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thedrifter
03-11-09, 08:42 AM
Aspiring Marines get a taste of boot camp

By Mary Louise Speer | Tuesday, March 10, 2009


Faces flushed red and voices yelled “Marine Corps” as aspiring Marines ages 17-28 practiced some of the moves they will perform while attending recruit training at the Marine Corps Recruit Depots.

Drill instructor Sgt. Mariana Madrid circled rapidly through the rows, bending over sweating bodies as she issued rapid-fire orders. “I said pay attention to me now. When I say push up, you push,” she ordered, her face glowing with a sheen of perspiration.

Drill instructor Sgt. Gregory Widmar, stationed in front of the group of 45, issued general orders. A sea of blue shirts hit the floor for push-ups and barked “aye, sir” in response to his orders. Widmar told them to repeat the phrase and voices rose in a resounding “aye sir.”

Families watched from the side during the 15-20 minute exercise as young adults got a taste of their future life. The event occurred at the American Legion Hall-Moline during the Recruiting Substation Quad-Cities Family Night activities at the Rock Island Arsenal. The drill instructors are visiting other locations throughout Iowa and Nebraska from March 9-13.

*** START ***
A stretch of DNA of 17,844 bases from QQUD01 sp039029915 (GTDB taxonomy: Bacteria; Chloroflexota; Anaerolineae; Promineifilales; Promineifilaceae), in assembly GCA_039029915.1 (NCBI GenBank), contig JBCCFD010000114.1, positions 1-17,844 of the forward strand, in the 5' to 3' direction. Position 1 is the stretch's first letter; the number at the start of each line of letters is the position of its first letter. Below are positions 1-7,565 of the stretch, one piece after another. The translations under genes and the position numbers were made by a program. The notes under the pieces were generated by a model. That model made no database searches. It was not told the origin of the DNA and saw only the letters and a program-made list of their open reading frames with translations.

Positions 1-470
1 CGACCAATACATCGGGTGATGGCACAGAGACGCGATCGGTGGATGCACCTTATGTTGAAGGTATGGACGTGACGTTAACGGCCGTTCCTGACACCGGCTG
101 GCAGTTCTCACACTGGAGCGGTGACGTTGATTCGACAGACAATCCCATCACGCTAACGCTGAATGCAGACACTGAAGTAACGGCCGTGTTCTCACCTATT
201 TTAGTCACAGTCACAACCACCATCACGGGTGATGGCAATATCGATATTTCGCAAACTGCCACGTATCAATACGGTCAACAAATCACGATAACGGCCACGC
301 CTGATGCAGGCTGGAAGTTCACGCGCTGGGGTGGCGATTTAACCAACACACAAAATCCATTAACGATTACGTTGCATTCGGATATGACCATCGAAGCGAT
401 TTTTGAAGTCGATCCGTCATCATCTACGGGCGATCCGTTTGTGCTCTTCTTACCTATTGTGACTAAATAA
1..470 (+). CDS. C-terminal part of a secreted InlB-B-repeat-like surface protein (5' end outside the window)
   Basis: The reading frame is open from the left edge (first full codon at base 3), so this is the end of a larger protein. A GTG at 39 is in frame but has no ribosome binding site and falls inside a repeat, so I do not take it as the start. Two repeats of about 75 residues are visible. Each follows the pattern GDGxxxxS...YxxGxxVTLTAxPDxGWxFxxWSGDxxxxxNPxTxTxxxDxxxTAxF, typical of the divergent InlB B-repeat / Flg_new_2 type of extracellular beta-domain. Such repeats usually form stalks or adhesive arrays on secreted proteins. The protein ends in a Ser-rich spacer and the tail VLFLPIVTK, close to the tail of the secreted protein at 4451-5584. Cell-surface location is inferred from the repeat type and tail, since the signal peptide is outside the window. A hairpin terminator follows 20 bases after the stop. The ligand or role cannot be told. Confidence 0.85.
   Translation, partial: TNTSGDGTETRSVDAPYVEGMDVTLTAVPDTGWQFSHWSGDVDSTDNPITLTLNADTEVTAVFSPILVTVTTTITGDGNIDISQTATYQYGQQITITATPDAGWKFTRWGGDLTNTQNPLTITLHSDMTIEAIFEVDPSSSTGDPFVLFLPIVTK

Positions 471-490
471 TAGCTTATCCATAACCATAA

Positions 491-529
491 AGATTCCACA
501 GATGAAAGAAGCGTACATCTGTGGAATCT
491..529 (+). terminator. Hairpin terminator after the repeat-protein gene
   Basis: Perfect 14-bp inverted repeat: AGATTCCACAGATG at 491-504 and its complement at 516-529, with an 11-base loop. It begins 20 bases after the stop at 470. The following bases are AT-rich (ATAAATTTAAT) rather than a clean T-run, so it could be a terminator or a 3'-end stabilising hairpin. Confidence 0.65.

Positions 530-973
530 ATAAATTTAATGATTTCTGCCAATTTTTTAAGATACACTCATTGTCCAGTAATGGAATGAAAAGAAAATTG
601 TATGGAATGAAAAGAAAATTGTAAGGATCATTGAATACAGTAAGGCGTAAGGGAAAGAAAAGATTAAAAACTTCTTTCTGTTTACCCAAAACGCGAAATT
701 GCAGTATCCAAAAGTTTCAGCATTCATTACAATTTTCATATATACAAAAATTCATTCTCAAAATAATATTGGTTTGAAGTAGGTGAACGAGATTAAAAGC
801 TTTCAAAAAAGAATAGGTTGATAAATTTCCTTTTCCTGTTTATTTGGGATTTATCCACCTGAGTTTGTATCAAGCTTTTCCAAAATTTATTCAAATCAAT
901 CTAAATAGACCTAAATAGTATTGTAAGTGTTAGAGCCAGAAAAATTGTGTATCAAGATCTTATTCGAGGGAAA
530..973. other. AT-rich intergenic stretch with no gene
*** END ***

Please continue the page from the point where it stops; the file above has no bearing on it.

“It was tough more than I expected. I think it’s definitely a good thing to show me what’s going to happen in boot camp,” Shawn Keith, 18, of Cambridge, Ill., said. He will leave for basic training this summer and train for aviation support.

A native of Wisconsin, Widmar is stationed at the recruit depot at San Diego, Calif. A drill instructor was the only thing he ever wanted to be.

Drill instructors attend about 11 weeks of training and they learn to project their voices by using their diaphragm. “If you want them to run fast, you have to run fast. If you want them to scream loud, you have to scream loud,” he said.

He advised the group to learn their rank structure and general orders and prepare physically before attending basic training. “Calling me by the wrong rank would be very bad,” he said.

Getting into good physical condition is also recommended. Madrid is the oldest of five girls and she puts those skills to work in her job at Parris Island, S.C. When her siblings got out of line, they got into trouble with her.

The best advise she can give recruits is when given an instruction, do it. And fast. No arguing. Those skills may save someone’s life someday.

“There’s a war going on. I want to make sure these recruits are trained to the best of my ability so they are not in harm’s way,” she said.


Ellie